Whether we read "the blood of you" as referring to their vulnerability to persecution, heresy, or abandoning the faith, my point is that in this reference the blood of these elders doesn't atone for anybody else. So, in the same paragraph, why would we read "the blood of his son" as substitutionary atonement?
Rev. Chuck Jones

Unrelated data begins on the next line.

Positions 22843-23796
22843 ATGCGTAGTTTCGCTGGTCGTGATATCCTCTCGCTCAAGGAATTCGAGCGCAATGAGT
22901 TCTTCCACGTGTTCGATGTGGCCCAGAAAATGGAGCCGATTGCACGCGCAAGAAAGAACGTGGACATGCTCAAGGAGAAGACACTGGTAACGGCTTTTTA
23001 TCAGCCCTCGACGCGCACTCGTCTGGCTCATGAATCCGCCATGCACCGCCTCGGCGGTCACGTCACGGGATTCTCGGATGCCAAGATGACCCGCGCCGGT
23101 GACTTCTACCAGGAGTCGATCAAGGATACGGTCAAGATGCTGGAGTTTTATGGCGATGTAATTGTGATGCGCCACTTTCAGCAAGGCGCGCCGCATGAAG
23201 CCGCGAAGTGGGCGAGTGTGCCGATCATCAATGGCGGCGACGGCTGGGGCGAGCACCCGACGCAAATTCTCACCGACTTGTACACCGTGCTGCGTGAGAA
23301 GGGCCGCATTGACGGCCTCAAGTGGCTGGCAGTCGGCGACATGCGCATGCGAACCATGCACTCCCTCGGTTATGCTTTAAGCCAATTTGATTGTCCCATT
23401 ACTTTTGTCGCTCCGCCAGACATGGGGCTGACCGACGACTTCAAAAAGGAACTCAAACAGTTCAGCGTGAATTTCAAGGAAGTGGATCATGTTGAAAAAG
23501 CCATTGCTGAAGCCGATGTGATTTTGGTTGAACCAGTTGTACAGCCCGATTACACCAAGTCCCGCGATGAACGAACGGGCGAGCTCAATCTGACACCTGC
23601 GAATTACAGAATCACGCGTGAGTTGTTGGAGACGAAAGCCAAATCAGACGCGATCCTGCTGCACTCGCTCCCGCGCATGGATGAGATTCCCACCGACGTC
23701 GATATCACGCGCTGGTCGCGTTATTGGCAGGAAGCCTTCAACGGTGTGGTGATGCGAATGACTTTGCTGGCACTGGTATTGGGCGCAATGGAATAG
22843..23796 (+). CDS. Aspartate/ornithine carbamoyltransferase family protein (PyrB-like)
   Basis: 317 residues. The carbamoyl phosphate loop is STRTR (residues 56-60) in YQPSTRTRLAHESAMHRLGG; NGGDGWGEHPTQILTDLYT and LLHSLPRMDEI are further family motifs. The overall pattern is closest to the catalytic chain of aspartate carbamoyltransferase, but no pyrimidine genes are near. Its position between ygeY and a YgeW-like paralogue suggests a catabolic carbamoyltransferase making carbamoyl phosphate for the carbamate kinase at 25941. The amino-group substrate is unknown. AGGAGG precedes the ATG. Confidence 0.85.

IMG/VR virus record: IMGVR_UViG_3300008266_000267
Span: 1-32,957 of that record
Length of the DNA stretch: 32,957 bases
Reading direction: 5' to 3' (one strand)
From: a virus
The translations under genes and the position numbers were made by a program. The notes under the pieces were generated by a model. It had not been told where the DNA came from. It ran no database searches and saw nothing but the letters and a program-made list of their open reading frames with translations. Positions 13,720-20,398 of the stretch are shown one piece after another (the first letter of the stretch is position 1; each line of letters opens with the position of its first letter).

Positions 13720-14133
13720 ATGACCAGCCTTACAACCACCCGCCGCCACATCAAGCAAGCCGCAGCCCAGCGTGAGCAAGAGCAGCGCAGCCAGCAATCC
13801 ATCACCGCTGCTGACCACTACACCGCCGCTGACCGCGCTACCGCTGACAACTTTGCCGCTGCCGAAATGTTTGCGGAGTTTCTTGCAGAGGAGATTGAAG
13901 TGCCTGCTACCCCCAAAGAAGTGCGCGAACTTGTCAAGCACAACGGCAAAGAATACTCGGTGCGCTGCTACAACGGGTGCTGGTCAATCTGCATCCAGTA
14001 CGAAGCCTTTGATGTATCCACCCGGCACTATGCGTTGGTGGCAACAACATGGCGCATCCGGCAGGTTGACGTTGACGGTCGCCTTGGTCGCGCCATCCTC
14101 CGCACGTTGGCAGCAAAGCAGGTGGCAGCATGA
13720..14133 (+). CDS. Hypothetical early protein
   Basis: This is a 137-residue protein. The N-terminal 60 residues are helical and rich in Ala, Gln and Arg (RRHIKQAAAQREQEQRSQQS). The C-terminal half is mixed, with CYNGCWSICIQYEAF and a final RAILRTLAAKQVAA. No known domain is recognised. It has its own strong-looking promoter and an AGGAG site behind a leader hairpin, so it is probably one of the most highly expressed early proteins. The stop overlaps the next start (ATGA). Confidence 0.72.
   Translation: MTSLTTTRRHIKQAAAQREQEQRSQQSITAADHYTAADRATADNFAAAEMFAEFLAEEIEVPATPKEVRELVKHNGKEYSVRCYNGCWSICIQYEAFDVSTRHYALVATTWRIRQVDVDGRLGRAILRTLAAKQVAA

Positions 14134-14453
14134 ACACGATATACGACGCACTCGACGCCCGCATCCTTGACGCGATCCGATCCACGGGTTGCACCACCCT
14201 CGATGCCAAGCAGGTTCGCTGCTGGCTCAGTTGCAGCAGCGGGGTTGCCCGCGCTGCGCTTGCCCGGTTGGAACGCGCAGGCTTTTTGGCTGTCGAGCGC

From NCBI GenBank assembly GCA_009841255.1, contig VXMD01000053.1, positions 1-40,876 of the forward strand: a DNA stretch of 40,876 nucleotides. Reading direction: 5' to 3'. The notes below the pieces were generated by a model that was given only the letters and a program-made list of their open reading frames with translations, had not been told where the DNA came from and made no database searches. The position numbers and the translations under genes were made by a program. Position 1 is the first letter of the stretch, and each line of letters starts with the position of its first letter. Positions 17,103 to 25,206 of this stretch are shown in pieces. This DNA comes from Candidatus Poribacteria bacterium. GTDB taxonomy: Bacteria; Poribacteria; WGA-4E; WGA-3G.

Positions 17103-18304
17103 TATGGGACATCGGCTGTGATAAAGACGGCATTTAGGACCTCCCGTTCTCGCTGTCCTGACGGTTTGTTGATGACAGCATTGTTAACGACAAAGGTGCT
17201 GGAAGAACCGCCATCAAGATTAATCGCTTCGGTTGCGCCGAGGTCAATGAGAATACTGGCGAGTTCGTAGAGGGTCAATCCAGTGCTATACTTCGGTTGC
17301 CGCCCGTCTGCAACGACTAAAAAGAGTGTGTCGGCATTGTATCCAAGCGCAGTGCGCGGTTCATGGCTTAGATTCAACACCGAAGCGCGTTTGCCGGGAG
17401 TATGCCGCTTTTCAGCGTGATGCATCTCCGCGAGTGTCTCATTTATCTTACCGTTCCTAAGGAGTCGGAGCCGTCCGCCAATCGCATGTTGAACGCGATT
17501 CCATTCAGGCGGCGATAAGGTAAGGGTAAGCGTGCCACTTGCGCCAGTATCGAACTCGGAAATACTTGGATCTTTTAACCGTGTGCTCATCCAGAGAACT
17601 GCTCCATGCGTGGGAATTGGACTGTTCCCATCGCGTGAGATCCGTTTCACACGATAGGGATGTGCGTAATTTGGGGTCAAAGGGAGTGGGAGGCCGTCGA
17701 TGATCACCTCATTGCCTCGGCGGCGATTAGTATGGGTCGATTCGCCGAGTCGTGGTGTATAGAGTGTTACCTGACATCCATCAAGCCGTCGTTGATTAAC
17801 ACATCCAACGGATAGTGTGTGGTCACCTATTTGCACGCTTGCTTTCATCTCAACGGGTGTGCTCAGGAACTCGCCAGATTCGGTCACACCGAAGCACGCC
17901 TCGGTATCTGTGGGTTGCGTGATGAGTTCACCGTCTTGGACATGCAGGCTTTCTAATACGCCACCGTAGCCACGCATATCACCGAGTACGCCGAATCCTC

--- On Wed, 6/30/10, Dennis Goffin <dgoffin@...> wrote:
Chuck, As I read it, when Paul says " I am not responsible for the blood of any of you", he is not referring to persecution but to the fact that he has discharged his responsibility towards them by saving their souls. Or so it seems to me.
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